The British withdraw from Burma; Dr. Ba Maw emerges from hiding; meets Japanese troops, and goes to Mandalay.

Dr. Ba Maw and Aung San hold meetings with Japanese Army Command in Maymyo.
The Burmese Provincial Administrative Committee is formed. Dr. Ba Maw is appointed head.

Also accepts leadership of The Burmese Executive Administration, formed on August 1, 1942. Dobama Sinyetha Asiayone is openly declared.


March 23: Dr. Ba Maw leads delegation to Japan.
Is received in audience by the Tenno Heika (Japanese) Emperor.
Is decorated with the First Class Order of the Rising Sun; meets with Emperor Hirohito and Prime Minister Tojo at the Imperial Palace.

May 8:
Formally announces the formation of the Independence Preparatory Commission.

Meets with Indian independence movement leader, Netaji Bose, and Prime Minister Tojo in Singapore.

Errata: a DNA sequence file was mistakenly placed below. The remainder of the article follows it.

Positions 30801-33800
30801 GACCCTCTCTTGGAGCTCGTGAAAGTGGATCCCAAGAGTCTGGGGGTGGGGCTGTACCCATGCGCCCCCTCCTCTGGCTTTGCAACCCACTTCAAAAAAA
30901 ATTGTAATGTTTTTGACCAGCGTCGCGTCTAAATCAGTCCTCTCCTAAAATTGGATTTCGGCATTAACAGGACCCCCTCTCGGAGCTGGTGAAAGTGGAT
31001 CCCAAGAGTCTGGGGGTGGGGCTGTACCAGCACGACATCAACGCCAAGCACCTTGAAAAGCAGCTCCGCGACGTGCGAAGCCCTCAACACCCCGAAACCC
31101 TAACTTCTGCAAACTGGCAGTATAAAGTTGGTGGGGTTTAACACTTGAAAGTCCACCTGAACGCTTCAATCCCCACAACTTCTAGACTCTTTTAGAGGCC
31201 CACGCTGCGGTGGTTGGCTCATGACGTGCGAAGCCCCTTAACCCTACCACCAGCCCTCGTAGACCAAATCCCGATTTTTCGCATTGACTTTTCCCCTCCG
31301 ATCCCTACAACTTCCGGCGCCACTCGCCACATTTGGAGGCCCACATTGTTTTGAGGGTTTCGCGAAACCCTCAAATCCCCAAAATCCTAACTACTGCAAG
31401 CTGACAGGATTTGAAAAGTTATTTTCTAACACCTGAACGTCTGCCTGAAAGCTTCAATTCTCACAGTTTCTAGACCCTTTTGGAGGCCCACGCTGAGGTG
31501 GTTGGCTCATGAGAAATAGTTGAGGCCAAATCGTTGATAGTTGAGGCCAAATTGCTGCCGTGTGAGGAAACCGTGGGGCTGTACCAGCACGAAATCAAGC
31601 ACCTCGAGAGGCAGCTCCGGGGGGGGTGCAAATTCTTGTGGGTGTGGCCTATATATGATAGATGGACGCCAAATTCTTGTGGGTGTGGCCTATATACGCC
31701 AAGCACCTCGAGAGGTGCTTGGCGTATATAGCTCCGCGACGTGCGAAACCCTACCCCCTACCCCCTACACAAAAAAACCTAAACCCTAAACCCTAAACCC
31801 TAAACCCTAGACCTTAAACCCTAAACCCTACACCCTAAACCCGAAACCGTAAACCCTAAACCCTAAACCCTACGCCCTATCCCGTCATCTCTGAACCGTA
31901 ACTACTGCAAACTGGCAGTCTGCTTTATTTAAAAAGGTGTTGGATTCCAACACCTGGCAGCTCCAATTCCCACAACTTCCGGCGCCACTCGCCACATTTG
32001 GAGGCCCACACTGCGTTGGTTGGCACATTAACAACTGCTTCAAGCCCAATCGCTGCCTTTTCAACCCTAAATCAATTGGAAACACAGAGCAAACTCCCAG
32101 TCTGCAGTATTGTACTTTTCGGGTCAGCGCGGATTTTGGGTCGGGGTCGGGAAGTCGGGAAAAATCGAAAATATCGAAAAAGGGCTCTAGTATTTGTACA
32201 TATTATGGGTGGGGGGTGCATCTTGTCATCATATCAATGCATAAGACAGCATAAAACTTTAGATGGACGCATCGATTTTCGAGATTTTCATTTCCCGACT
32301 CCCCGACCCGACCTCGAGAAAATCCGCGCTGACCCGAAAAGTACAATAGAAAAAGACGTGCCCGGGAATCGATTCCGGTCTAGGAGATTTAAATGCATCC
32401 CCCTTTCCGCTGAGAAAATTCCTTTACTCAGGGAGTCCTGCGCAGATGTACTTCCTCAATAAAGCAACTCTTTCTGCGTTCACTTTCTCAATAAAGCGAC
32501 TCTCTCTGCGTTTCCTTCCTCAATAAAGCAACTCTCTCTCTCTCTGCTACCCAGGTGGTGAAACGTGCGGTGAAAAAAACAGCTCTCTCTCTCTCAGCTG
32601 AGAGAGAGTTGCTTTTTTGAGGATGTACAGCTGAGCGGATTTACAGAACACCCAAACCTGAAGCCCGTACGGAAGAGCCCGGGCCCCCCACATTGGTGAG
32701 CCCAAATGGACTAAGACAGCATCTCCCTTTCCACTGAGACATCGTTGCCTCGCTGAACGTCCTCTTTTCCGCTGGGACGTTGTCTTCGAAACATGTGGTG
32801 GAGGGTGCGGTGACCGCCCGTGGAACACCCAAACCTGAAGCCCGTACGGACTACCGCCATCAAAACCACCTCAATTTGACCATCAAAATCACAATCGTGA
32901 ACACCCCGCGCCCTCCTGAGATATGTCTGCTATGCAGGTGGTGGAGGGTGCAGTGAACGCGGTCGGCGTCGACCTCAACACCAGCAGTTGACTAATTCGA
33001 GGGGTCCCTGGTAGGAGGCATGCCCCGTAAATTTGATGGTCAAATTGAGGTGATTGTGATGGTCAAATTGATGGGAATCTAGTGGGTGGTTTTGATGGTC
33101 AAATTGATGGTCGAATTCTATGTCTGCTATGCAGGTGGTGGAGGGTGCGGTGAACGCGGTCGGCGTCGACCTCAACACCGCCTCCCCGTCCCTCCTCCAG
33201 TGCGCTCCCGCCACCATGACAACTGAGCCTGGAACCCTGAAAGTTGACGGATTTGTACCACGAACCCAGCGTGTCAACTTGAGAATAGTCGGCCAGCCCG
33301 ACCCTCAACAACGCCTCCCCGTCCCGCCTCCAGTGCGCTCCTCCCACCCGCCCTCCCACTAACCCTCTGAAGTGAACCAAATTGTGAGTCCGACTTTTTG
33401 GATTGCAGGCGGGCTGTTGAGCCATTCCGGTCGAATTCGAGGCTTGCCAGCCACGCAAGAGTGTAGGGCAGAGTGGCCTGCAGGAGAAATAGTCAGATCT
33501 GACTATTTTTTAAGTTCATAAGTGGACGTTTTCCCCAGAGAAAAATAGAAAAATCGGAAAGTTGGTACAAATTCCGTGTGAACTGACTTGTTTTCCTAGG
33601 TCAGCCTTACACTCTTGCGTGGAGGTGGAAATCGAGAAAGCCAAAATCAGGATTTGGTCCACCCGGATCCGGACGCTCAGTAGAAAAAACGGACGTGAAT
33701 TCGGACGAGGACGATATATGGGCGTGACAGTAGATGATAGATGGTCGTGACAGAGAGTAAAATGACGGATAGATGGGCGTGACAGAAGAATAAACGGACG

Independence Preparatory Commission approves final draft of a new constitution.
Dr. Ba Maw is unanimously elected as first Head of State, Burma (1943-1945).

August 1: 11:20 A.M.
Burma declares Independence. Dr. Ba Maw is proclaimed Naingandaw Adipadi, or Head of State.
4:00 P.M. Burma declares war on Britain and the United States.
4:30 P.M. Dr. Ba Maw signs a Treaty of Alliance Between Japan and Burma.
Burma's Ordeal Plan is published.
6:00 P.M Dr. Ba Maw, as Head of State, holds his first press conference.

Daw Kinmama is elected head of the All-Burma National Women's League.

Sept - October: Dr. Ba Maw is informed of the formation of an anti-Japanese resistance movement by its leaders.

November 5-6:
Heads the Burmese delegation attending The Greater East Asia Conference in Tokyo.


February: The Japanese Army attempts to assassinate Dr. Ba Maw.

Allies open general offensive.
Dr. Ba Maw is invited to Tokyo as guest of the Emperor.